Two days ago, my wife and I were driving through the Tenza valley and talking about some of my friends from back home in Chicago. It wasn't my intent, but this situation juxtaposed two sorts of extremes of economic and social development.
The horrendous roads of the Tenza valley make me think of desperately poor countries, like Haiti or Sierra Leone. When we drive over these roads, it's a hassle, and we're aghast that national and local governments could allow major roads to fall into such disrepair. But we don't live in the Tenza valley with its horrid roads, so they are basically a momentary annoyance in an otherwise comfortable life. Even for people who live in the valley and have to deal with the roads every day, life is not so bad in general. A resident of the Tenza valley may have to put up with bad roads, but he or she has access to good healthcare, healthy, abundant food, reliable electricity, decent schools, and many of the other things we expect a government to assure for us.
However, life can really verge on the intolerable for someone in a dirt-poor country. For a typical Haitian, the awful condition of roads is just one in a series of daily insults. Food is scarce, as are jobs, so hunger is a constant threat. Water and electricity are not reliable, so you can't be sure if you'll be able to wash yourself or your dishes, see at night, listen to the radio to know what's going on in the world. If you or your children get sick, you just have to bear it, and risk dying. And on top of it all, the roads are often flooded, pock-marked with holes, or non-existent. Life is undignified.
On the other hand, the subject of our conversation that day made me think of another unpleasant extreme of development. In the US we have somehow allowed market domination and consumerism to advance to such a point that we've lost certain simple things. Few people in the US have the pleasure of driving a manual transmission car, because companies have decided that everyone wants the "ease" of an automatic transmission. It's rare to be able to buy a loaf of fresh bread in a local store, because most food goes through supermarket chains. But the direct connection you feel with a manual transmission, or the convenience and delight of having a real neighborhood baker, are worth something. Maybe to people who've never had these pleasures, or to those who've always had them, it's difficult to understand their value. Indeed, when I talk to my wife about how special things like a manual transmission are, she doesn't quite understand what I'm getting at, because she's had them all her life.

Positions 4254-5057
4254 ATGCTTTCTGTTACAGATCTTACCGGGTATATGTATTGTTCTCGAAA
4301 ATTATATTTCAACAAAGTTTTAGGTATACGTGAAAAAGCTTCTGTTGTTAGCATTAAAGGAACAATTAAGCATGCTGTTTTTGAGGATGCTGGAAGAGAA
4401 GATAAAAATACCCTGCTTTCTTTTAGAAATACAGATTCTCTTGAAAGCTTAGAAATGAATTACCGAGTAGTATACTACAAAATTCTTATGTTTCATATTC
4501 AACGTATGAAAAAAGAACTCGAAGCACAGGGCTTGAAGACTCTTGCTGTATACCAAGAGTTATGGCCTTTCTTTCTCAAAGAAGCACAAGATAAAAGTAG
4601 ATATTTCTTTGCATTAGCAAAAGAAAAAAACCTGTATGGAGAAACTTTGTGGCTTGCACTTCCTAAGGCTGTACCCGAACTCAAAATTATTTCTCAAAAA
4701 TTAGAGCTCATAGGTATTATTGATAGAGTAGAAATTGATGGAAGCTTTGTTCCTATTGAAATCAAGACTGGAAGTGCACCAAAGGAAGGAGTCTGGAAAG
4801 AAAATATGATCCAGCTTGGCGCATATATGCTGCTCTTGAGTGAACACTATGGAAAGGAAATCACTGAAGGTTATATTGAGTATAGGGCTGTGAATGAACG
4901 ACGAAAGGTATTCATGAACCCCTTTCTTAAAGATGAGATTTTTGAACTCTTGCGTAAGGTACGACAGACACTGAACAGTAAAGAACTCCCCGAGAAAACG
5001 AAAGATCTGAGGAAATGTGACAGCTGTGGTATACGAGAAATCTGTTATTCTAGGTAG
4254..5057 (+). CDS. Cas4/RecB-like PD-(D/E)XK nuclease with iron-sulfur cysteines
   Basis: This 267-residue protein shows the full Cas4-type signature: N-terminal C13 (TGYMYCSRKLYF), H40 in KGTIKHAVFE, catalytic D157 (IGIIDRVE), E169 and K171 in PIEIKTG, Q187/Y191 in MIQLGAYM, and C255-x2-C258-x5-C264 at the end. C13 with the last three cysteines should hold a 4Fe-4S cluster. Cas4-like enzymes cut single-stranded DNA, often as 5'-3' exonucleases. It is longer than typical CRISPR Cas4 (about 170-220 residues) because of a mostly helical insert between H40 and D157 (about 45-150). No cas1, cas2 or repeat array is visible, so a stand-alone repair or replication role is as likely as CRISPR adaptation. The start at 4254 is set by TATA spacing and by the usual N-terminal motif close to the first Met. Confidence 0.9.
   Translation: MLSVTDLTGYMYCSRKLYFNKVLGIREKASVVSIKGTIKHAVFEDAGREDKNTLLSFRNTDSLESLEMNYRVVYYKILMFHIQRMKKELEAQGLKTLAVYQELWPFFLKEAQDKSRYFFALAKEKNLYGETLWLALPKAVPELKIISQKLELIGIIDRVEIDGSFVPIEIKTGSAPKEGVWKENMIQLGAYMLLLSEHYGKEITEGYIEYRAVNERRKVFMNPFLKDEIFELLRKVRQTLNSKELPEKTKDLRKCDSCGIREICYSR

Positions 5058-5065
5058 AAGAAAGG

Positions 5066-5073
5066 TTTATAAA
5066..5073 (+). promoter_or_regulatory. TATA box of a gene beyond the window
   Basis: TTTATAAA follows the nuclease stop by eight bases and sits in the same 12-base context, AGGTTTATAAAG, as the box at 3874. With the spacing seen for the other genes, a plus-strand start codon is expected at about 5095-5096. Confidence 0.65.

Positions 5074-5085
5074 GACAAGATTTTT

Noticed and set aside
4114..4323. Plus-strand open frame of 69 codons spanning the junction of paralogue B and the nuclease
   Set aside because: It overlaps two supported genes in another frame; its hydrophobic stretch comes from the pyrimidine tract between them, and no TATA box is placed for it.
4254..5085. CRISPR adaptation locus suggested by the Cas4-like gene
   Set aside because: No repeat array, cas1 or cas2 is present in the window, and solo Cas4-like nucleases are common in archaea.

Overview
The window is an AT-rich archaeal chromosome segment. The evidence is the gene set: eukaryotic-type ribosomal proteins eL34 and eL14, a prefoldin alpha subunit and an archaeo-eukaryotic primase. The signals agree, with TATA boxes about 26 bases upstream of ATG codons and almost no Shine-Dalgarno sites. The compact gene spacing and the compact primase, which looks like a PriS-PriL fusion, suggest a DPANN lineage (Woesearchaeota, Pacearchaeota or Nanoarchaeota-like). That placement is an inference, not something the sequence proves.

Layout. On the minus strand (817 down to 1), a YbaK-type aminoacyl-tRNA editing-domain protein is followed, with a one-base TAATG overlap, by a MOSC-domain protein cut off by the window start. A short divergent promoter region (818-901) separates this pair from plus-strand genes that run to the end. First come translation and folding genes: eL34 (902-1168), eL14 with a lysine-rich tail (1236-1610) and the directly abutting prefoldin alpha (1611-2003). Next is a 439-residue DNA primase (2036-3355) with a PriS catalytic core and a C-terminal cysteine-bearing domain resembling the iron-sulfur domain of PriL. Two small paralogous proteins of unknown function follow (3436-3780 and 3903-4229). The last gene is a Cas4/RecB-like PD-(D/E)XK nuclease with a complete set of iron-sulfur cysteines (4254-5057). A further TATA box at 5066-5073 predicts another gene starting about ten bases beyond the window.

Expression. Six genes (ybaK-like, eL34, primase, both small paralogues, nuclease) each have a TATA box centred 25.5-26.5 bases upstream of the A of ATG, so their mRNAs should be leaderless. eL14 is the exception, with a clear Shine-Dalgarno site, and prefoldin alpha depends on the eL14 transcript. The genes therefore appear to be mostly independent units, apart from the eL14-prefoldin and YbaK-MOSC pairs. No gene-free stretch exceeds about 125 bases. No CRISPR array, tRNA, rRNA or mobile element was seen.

Anyway, what we were talking about specifically during our drive was how I've known my Chicago friends most of my life, and how many of them still hang out with the same people as always, or date the same people we went to high school with. For my wife, this seems odd and incestuous. Admittedly, there's some truth to this. But I really value that my Chicago group still maintains a sense of community. Many people my age living in Chicago didn't grow up there. For them, it's a bright new city to move to, to enjoy, to develop as an individual. This fits into a common narrative we have in the US that disdains community, disdains the influence that one's place of upbringing has on one's character. How many movies and popular stories glorify the girl or boy who leaves behind a boring, small-town, Midwestern life, for the lights of a place like Chicago or Manhattan, where they can recreate themselves, unfettered by their past or their local culture? Anyway, the people I grew up with in the Chicago Public Schools have sort of fostered a dynamic of a tight-knit neighborhood, though we didn't grow up in the same neighborhood. I know certain people in a way few others do, because I've known them since we were 6 years old!
To my wife, who grew up in a Colombia that still has strong family and neighborhood ties, my Chicago group seems unremarkable, even unhealthily bound to the past. But I feel that in a US where people rarely finish high school in the same house or even the same town they were born in, it's important and beautiful that many of my childhood friends still form a tight-knit group. Again, it's something you don't value if you had it and took it for granted, or if you never had it, but I feel like I'm able to value it, having had it in the midst of a larger society that didn't.